Well-maintained equipment

April 4, 2006

Running a pizzeria is tough enough without having to learn equipment maintenance. And when the business is as large as 84-unit PJ COMM Acquisition Corp., repairing broken ovens is the last thing Larry Devries wants to deal with. When the company scooped up 84 Papa John's units in late 2005, Devries hired a whole-store maintenance company to manage maintenance for him.

"They're in the restaurant looking for things to go wrong before they go wrong; it's a proactive strategy," said Devries, whose company is in Minneapolis. "It's something we implemented from the start as a cost-savings measure. By the time something breaks, you've got down time and you've got all the expense of calling a vendor out on an emergency basis. We don't have that problem anymore."

Daniel Needham is a district manager for Camelback Pizza, a 38-unit Papa John's franchisee in Phoenix. As a 16-year industry veteran, he's confident enough in his own maintenance skills to handle many pizzeria repairs, but he has his limits, too.

"To tell you the truth, even I don't like ovens or AC," said Needham. When Camelback's owners realized they could save money on having an outside company manage maintenance on a flat-rate basis, they made the change, and Needham isn't a bit sorry. "The company cleans our ovens twice a year, too, and that's a lot better than having general managers and shift runners doing it. They like to break them or they don't put them back together right, and then the bake is off on them."

He does do ovens

When Randy Boswell ran stores for Domino's Pizza years ago, he knew how badly operators hated cleaning and maintenance. The tasks actually interested him, he said, and several years ago he started an oven cleaning service for pizzerias in nearly ever corner of the U.S. In 2005 he launched Specialty Services, which focuses on whole-store maintenance, as well as cleaning.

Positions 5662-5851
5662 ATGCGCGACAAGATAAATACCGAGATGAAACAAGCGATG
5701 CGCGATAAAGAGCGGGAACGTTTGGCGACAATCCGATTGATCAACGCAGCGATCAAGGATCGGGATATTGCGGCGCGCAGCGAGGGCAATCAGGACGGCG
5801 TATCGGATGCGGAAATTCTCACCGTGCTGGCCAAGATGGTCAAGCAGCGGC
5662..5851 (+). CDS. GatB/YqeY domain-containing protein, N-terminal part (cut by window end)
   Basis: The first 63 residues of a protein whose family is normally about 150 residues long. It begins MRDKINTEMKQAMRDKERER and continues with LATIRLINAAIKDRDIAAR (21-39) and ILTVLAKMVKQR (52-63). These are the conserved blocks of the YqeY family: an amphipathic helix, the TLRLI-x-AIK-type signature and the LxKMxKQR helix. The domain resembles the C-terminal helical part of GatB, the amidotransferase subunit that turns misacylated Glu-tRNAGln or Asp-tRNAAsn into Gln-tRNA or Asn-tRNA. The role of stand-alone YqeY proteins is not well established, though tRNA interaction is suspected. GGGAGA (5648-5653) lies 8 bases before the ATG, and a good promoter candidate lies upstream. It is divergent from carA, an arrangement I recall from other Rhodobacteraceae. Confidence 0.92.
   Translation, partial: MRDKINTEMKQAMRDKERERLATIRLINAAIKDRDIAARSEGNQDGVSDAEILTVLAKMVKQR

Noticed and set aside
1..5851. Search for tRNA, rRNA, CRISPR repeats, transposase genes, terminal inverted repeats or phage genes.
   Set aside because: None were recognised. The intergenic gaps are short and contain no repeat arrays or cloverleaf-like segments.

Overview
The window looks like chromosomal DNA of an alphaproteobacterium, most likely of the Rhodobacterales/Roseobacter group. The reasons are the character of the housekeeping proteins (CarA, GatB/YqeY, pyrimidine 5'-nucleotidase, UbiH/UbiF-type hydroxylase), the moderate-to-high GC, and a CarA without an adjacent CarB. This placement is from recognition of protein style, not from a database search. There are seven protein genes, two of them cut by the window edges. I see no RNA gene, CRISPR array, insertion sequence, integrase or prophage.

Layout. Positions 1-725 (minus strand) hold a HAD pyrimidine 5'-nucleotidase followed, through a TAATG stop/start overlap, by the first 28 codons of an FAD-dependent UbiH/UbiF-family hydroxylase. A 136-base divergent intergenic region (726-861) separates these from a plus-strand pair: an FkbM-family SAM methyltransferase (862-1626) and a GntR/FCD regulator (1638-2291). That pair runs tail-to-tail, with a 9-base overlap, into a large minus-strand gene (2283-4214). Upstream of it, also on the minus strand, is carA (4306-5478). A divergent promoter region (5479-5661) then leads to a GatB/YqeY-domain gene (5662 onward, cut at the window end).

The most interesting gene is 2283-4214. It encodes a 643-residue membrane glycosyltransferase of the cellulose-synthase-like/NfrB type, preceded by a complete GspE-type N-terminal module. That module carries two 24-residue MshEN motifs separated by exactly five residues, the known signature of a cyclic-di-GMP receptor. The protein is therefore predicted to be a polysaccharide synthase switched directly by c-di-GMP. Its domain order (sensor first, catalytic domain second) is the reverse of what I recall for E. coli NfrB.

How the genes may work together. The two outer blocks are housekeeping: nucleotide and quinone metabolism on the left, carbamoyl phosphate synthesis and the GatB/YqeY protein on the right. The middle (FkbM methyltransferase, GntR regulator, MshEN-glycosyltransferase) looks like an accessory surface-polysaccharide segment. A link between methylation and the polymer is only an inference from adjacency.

"For a flat fee, we do preventive maintenance for pretty much the whole store," Boswell said. "But our niche is to cap the expenses related to service times and parts. We don't assess trip charges, overtime or holiday time, and we don't markup our parts. If somebody calls us 20 times to one store, they're not out any more money than if they hadn't called us at all."

Specialty Services focuses on 54 areas in each pizzeria that most commonly experience failures or cost operators big repair dollars. "If it has electricity or water going through it, we cover that in the inspection process," Boswell said.

Needham said Specialty Services' flat rate not only saved the franchise group money, it gives store operators some peace of mind to know their equipment is in top order when heading into a busy night.

"The convenience factor of knowing they're on it 24 hours a day, seven days a week, no matter what time of day you call, is great," he said. Calling service companies after something's broken is significantly more expensive, he added.

Boswell said his service eliminates those concerns.

"Since our fee covers all labor, we take an attitude of ownership with the equipment," he said. "If we don't fix it right, we've got to fix it later. So it's like we ask ourselves, 'If this were my machine, what part would I want to put in there?'"

Topics: Operations Management

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